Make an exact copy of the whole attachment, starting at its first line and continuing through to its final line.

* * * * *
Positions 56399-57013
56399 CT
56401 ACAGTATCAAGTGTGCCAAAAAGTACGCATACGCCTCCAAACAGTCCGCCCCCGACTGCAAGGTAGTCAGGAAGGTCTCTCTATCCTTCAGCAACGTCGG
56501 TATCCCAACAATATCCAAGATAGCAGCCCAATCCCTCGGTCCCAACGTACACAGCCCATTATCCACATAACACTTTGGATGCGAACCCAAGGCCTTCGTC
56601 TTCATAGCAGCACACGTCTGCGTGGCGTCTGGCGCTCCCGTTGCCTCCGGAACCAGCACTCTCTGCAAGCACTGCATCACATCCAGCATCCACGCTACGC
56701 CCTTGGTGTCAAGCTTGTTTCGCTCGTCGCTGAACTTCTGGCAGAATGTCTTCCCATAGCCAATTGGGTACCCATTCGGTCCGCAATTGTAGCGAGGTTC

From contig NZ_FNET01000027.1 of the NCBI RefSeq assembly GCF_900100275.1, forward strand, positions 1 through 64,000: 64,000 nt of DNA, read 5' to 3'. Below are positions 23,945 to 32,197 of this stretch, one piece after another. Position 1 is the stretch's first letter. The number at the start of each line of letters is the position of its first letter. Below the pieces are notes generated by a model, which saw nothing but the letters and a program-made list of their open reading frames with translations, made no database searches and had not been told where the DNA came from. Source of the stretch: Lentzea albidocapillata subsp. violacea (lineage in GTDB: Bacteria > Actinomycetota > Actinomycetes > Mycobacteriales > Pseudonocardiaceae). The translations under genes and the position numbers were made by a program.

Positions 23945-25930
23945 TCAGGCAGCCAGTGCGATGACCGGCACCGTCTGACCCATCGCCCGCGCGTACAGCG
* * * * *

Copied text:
Positions 56399-57013
56399 CT
56401 ACAGTATCAAGTGTGCCAAAAAGTACGCATACGCCTCCAAACAGTCCGCCCCCGACTGCAAGGTAGTCAGGAAGGTCTCTCTATCCTTCAGCAACGTCGG
56501 TATCCCAACAATATCCAAGATAGCAGCCCAATCCCTCGGTCCCAACGTACACAGCCCATTATCCACATAACACTTTGGATGCGAACCCAAGGCCTTCGTC
56601 TTCATAGCAGCACACGTCTGCGTGGCGTCTGGCGCTCCCGTTGCCTCCGGAACCAGCACTCTCTGCAAGCACTGCATCACATCCAGCATCCACGCTACGC
56701 CCTTGGTGTCAAGCTTGTTTCGCTCGTCGCTGAACTTCTGGCAGAATGTCTTCCCATAGCCAATTGGGTACCCATTCGGTCCGCAATTGTAGCGAGGTTC

From contig NZ_FNET01000027.1 of the NCBI RefSeq assembly GCF_900100275.1, forward strand, positions 1 through 64,000: 64,000 nt of DNA, read 5' to 3'. Below are positions 23,945 to 32,197 of this stretch, one piece after another. Position 1 is the stretch's first letter. The number at the start of each line of letters is the position of its first letter. Below the pieces are notes generated by a model, which saw nothing but the letters and a program-made list of their open reading frames with translations, made no database searches and had not been told where the DNA came from. Source of the stretch: Lentzea albidocapillata subsp. violacea (lineage in GTDB: Bacteria > Actinomycetota > Actinomycetes > Mycobacteriales > Pseudonocardiaceae). The translations under genes and the position numbers were made by a program.

Positions 23945-25930
23945 TCAGGCAGCCAGTGCGATGACCGGCACCGTCTGACCCATCGCCCGCGCGTACAGCG